Argo is based on one of the true stories about the Iran Hostage Crisis that began in 1979. This film focuses on the rescue of six American Embassy employees who escaped the Embassy and hid at the Canadian Ambassador’s house. Tony Mendez (Ben Affleck) is a CIA agent who creates the story of a fake Hollywood film, Argo, being possibly filmed in Iran. The cover is that these six Americans are part of the crew who go with Tony to tour possible locations for the movie. To do this, a proper Hollywood movie script, production company, and press releases and events are put on and created to make sure that the movie is seen as legit. Makeup artist John Chambers (John Goodman) and producer Lester Seigel (Alan Arkin) agree to back up the fake movie and maintain complete silence on what the movie really is.
This is Ben Affleck’s third feature film where he has sat in the director’s chair, and the second where he has acted in it as well. He certainly is becoming one of those great directors, and even if he stops acting, he will have a long career as a director. Affleck kicked it up another notch with Argo considering this is based on a true story. He could not veer too far from the known story, and it is such an important event that it deserves to be done well. Complicating this film is that it is set in the past and required recreating a hostile foreign land.
The film starts out with a brilliant montage of story boards that tell the background on what is going on in Iran up to the point of the Embassy attack. It is reminiscent of something you might see in a superhero film, and it is used well in this context.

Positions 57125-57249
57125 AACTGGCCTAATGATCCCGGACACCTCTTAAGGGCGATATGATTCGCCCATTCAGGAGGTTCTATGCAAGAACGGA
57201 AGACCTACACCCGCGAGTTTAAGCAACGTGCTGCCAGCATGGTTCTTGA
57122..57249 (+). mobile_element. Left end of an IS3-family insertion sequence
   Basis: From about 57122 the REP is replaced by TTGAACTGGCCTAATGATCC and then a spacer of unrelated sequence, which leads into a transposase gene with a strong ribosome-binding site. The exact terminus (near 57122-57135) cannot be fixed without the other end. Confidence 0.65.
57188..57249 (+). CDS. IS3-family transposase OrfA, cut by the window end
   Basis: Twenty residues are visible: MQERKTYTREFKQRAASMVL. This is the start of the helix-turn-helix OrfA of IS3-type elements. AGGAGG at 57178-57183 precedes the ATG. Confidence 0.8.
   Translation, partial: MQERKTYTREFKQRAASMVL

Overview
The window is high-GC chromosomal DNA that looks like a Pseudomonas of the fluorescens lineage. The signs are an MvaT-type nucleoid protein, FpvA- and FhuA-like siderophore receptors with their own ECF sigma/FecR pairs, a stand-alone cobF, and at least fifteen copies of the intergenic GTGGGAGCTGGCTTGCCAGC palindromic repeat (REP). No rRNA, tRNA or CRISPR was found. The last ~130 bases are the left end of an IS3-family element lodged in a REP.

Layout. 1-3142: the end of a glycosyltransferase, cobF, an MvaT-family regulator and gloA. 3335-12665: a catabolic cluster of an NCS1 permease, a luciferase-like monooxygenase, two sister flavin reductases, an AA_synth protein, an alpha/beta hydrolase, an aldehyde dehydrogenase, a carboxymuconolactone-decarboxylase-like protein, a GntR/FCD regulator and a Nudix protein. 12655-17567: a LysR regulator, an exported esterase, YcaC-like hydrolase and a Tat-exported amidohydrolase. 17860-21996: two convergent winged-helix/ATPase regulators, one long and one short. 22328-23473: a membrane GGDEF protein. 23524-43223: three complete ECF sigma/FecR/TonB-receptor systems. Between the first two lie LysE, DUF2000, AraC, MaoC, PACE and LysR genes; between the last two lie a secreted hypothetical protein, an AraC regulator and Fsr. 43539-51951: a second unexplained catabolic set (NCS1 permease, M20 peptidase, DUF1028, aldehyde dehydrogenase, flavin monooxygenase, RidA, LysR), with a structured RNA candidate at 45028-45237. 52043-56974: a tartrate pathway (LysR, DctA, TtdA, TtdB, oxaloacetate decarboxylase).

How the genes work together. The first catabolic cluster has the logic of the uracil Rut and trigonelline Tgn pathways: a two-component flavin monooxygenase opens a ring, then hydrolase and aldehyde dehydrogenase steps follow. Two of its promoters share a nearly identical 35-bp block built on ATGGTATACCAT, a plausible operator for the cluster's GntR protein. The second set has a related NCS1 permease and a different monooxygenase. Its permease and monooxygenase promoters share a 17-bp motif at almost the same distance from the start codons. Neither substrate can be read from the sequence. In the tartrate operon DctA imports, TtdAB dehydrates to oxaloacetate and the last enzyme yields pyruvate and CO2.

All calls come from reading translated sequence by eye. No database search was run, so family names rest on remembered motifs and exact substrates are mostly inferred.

After the events of the American Embassy takeover and the Hostage Crisis begins, the film drops in its level of tension and urgency. I was afraid that this film might turn out to be another boring Munich. The switch in settings to Hollywood lightened the mood of the film considerably as jokes become the norm about how Hollywood works. Both John Goodman and Alan Arkin work well together as the team that helps the CIA in this operation.
The film gets really good as soon as Tony Mendez arrives in Iran and meets with these six Americans. There are plenty of nail biting, heart racing moments in Argo. Who am I kidding? It is actually all of that and more as soon as the plan starts in Iran. It is pretty relentless until the end. This is not a film to see if you are in the mood to sit back and relax at the movies. I won’t spoil the ending for you, and if you really want to know what happens, it is part of our history since its declassification in 1997.
The cast is enormous. Even some very recognizable and well known actors have small parts. Apart from the actors playing the six Americans stuck in Iran, Ben Affleck, John Goodman, Alan Arkin, and Bryan Cranston (playing a CIA boss), many actors only have a few minutes on screen, if that. Among those actors are Kyle Chandler, Chris Messina, Titus Welliver, Zeljko Ivanek, and Richard Kind. All of these actors played an important character in Argo. The script and the film could have glossed over many of these people and pared down the film to only the integral characters. However, I believe keeping all of these characters in the film made for a much more believable film, being able to see all that was going on behind the scenes of this ingenious plan.
While I did enjoy Argo, I get the impression that many liked it more than I did. I would have liked it more if it did not drop in momentum towards the beginning of the film. It comes too close to being placed in the boring category, but Argo recovers really well once the Argo mission begins. Ben Affleck created another film that will be widely admired and more than likely garnered with a nomination or two come awards season. While it is a good film, it makes it all the more impressive because it is based on a true CIA mission. I would encourage you to stay through the beginning of the end credits to learn who each actor played in real life and what happened after the mission ended.
I give Argo 3.5 “bad 70s mustaches” out of 5.
by Sarah Ksiazek